Finishing Pinguino With WR-LPU


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Water Reducible Linear Polyurethane (WR-LPU); I love this stuff!  After much debating about whether to use WR-LPU or stick with the supposedly less risky Spar Varnish, I settled on WR-LPU.  WR-LPU would give me a glossy finish, but not the high gloss I’d get with varnish.  I didn’t want a high gloss finish because I felt it would show every scratch and imperfection in my finish work.  Also, WR-LPU, a two-part finish from West System, is reported to be a much harder finish than varnish, more resistant to scratching to begin with.  Finally, it is less toxic than spar varnish and cleans up with water!

That being said, the warnings about the difficulty of getting a good finish, and the recommendation to use spar varnish gave me pause.  It was said that the product would dry too quickly.  That there would be marks where the wet and dry product overlap. That heat and humidity were critical.  Well, either I can’t tell a good job from a lousy one, or difficult work from easy, but in the end, I found nothing difficult about using WR-LPU and I got a great finish in record time.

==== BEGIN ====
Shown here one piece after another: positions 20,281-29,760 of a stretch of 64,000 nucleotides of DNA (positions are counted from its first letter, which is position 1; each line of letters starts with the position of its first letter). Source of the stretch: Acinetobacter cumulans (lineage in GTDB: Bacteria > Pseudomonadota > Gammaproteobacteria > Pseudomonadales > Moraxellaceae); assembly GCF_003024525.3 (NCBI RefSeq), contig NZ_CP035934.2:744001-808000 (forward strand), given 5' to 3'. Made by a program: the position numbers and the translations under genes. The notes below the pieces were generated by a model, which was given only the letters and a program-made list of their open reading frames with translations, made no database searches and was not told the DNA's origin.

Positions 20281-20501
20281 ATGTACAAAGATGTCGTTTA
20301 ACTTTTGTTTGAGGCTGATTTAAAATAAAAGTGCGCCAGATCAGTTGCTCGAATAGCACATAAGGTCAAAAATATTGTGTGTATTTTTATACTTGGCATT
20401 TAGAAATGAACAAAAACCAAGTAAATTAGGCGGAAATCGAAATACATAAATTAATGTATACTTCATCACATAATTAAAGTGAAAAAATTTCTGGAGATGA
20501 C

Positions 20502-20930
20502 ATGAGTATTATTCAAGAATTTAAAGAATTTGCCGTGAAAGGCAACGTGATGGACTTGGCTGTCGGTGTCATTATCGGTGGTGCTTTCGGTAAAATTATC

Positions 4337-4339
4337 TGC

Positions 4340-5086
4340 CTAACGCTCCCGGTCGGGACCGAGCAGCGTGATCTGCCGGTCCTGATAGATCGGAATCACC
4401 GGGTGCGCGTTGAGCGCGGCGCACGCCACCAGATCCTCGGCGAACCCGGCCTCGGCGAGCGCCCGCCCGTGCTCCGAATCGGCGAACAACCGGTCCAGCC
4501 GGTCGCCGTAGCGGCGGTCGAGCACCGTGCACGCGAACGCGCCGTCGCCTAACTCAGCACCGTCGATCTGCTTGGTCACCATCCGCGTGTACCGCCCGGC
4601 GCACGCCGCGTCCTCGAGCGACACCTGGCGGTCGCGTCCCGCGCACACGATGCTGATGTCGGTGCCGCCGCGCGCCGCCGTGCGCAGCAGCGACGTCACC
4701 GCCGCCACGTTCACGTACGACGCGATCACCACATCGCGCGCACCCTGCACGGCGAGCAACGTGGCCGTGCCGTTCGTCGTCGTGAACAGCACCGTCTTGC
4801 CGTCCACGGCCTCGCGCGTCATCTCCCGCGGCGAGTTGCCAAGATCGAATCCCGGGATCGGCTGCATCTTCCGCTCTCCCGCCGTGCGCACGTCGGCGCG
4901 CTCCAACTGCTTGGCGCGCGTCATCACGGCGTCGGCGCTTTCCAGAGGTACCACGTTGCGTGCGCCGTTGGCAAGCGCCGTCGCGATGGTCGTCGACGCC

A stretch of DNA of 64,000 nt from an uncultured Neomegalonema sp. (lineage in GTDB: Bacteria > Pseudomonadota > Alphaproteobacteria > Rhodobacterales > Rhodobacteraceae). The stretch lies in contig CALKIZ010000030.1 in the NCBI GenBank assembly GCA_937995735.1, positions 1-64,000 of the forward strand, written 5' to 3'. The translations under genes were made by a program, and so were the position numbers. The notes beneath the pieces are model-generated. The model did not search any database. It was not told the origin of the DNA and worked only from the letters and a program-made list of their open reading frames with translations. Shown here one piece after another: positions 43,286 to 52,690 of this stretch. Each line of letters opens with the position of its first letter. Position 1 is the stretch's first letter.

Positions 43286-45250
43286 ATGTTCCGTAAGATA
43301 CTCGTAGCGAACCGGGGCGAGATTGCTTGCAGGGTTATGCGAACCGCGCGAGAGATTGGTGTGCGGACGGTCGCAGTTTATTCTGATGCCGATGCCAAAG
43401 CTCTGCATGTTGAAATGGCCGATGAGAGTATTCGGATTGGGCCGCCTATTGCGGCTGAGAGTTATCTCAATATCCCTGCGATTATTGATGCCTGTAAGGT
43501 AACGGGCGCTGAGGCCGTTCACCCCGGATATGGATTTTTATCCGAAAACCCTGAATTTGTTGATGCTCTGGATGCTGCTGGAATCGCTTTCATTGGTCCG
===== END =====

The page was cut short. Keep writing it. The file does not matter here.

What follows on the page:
Here’s what I did. 

  • First, the temperature on the two days I applied the product fell between seventy-five and eighty-five degrees.  The humidity range was sixty to seventy-five percent, really perfect for the application of WR-LPU. 
  • Second, I reduced the product with water by twenty percent and added the hardener to the water before adding both to the WR-LPU (as recommended). 
  • Third, I mixed up half of my quart of product for the hull.  I found that the product in bulk does not set up for hours.  I had more than enough after applying four coats to the hull to do five coats on the hatch covers and two coats to the inside of the cockpit.  Two days later I mixed up a quarter of the quart (half of the remainder) in the same way and had enough to put five coats on the deck. 
  • Fourth, and this is critical, I had help.  My friend Sandy applied the WR-LPU to the boat in small sections with a roller and I followed up tip brushing the application to remove bubbles, etc.  While I did this, Sandy rolled another section, and so on.  This way, no section ever had a chance to dry out before we got the next section painted.  It would take us about fifteen minutes or so to complete one coat.  Then we’d go have coffee for thirty minutes and come back for the next coat.  We completed four coats on the hull in about two hours and five coats on the deck in less than two and a half.  It would have taken days to apply spar varnish.  And then I would have had a piece of furniture, not a boat!

I don’t know if others have had it this easy applying WR-LPU but, based on my experience, I would highly recommend this finish. 

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© Don Yackel 2016